Now I know that some writers create at the keyboard on the fly. I’ve done that too. But the stories I’ve written that I felt best about were usually those that I had in mind for a long time before I dared to put any words down. They were an integrated collection of many things that occurred to me, including some fantasies, day dreams, things I wondered about, and even whole scenes, characters, or settings that occupied my mind well before I realized they’d formed anything close to a story worth sharing or writing down. Some were ideas I couldn’t put away because they begged to be told.
Fast writing may be part of the problem. I once rewrote a novel (Snow Angels) in the course of a few weeks, retyped the whole thing from scratch, from my head. But that story had been in my mind for a long time, in various forms, and even on paper in a few forms, before I did that. I’ve never taken part in NaNoWriMo, but I think it is possible for it to produce something of value, provided there’s something already percolating in the writer’s mind before they begin, perhaps for years before they begin typing it out. I’ve done fast writing exercises, and I know they have their value. But I wonder if the trend in fast writing is the reason so many new books I read leave me flat these days.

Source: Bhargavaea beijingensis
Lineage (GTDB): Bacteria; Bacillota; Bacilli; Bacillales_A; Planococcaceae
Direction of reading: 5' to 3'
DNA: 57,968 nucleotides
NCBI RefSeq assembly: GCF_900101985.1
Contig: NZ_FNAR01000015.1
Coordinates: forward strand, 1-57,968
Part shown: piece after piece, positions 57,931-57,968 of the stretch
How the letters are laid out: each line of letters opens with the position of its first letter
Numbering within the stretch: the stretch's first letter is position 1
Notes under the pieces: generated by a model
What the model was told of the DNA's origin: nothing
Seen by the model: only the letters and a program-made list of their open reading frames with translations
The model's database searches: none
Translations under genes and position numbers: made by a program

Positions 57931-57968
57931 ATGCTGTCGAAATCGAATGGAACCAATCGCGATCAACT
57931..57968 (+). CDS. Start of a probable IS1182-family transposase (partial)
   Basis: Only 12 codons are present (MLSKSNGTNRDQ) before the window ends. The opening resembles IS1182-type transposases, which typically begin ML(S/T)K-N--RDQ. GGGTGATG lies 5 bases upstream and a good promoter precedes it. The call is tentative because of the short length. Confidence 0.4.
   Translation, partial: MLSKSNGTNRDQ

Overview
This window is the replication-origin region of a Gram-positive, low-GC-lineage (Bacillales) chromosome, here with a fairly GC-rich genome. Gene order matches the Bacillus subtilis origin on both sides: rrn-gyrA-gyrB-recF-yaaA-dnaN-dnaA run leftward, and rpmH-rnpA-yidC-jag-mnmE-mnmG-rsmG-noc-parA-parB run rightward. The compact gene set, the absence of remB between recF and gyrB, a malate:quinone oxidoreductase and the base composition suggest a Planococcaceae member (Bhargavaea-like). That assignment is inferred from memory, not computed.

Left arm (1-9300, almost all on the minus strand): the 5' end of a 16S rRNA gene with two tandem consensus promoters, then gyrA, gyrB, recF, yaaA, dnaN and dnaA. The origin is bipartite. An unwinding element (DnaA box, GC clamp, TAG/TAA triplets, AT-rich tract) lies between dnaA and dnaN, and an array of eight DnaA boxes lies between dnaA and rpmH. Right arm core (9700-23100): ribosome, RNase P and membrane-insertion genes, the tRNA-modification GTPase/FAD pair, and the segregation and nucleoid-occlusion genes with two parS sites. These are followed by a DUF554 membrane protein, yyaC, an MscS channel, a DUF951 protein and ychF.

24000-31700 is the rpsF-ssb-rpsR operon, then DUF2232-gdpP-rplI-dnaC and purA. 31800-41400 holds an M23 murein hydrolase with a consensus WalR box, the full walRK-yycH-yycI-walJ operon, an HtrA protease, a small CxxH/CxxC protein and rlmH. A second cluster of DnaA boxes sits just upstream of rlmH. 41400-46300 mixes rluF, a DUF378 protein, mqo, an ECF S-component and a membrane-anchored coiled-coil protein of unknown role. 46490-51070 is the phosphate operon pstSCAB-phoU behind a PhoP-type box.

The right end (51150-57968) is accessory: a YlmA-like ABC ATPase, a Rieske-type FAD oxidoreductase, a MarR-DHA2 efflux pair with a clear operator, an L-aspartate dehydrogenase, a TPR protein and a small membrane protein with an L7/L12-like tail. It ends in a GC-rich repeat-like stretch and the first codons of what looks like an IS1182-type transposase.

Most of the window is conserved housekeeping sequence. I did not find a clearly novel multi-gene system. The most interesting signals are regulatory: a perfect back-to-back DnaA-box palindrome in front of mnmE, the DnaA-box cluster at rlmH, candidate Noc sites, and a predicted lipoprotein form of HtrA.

There is fast writing that’s great, and there have been many great prolific writers. But if we make the mistake of thinking their greatness lay in their proliferation, we do them a disservice. The secret to great writing also doesn’t lie in taking forever to produce something. I’m sure there are plenty of slowly written pieces of rubbish passing for fiction. But prolific writers are the exceptions to the slow writing rule, I think, and like Mozart’s music, great fast writing is great for other reasons than its speed of production or lack of revision. Of course everyone should write at their own speed, but fast writing of a single draft usually requires slow thinking up front, and long, slow revisions afterward. If one doesn’t take the time to do it right, to follow through, to consider it worth some effort, then even that smaller portion of fast writing time is wasted, not to mention the time anyone else takes to read the result. If it’s not worth spending lots of time writing, then maybe it’s not worth reading either.